The obvious and overwhelming question is whether the actual world could – or can – accept any sort of major revision to the language. In the last few weeks I have recommended to several clients that they should not move their PHP-5 applications to PHP-7, because of the many arbitrary (and, utterly breaking) changes which the designers of that language made. Their actions imposed, sometimes, "hundreds of thousands of dollars' worth of changes" to the source-code of their systems, simply to keep them doing what they already did. Having unwittingly pushed a few clients through this, I cannot in good faith do it again. "The right thing to do," in my view, is to insulate themselves from future OS-package-imposed changes and to thereby remain exactly where they are now, for the foreseeable future.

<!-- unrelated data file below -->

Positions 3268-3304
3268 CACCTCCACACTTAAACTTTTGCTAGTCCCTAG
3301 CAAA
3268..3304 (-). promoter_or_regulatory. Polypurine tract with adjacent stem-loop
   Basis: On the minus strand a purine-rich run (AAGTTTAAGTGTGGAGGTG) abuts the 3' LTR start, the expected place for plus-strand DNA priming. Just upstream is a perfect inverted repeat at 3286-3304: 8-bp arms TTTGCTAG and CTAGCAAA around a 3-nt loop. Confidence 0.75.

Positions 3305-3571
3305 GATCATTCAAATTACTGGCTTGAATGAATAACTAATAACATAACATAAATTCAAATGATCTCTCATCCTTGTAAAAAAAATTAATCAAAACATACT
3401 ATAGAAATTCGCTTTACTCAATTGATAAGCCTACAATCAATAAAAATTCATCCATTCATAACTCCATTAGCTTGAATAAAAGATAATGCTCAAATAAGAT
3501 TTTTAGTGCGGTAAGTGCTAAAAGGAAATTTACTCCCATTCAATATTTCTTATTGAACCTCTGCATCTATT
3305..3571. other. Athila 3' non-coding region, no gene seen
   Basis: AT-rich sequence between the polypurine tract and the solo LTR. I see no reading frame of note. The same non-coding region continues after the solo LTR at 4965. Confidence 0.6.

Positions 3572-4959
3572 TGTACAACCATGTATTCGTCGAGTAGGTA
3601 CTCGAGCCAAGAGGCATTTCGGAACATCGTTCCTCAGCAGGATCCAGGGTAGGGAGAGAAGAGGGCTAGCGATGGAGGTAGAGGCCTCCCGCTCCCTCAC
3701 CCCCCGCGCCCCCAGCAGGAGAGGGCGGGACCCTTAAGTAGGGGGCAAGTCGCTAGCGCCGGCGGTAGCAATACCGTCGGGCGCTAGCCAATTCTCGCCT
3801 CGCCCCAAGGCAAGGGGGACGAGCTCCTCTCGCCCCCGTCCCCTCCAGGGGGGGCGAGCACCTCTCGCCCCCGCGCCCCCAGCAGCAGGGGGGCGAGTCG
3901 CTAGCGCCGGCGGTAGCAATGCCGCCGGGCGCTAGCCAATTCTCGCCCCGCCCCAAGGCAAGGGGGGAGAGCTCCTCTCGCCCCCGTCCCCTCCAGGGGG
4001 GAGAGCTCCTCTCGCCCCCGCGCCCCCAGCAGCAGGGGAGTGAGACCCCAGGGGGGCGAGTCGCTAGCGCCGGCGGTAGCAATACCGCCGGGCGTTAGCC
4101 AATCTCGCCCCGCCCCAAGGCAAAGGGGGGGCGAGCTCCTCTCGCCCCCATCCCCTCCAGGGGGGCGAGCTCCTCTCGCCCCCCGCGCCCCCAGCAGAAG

The architecture of Perl, vis-a-vis PHP, is of course very different because most of the features upon which production applications rely aren't "part of the language." Instead, they exist as separate source code ... now, tens of thousands of lines of it. Therefore, the single overwhelming concern for any "Perl user," when now faced with "Perl+=2," is not that "the new language is better," but that "100% of my existing source-code continues to run."
The Perl-6 idiots never understood this. Which is precisely why their language went nowhere.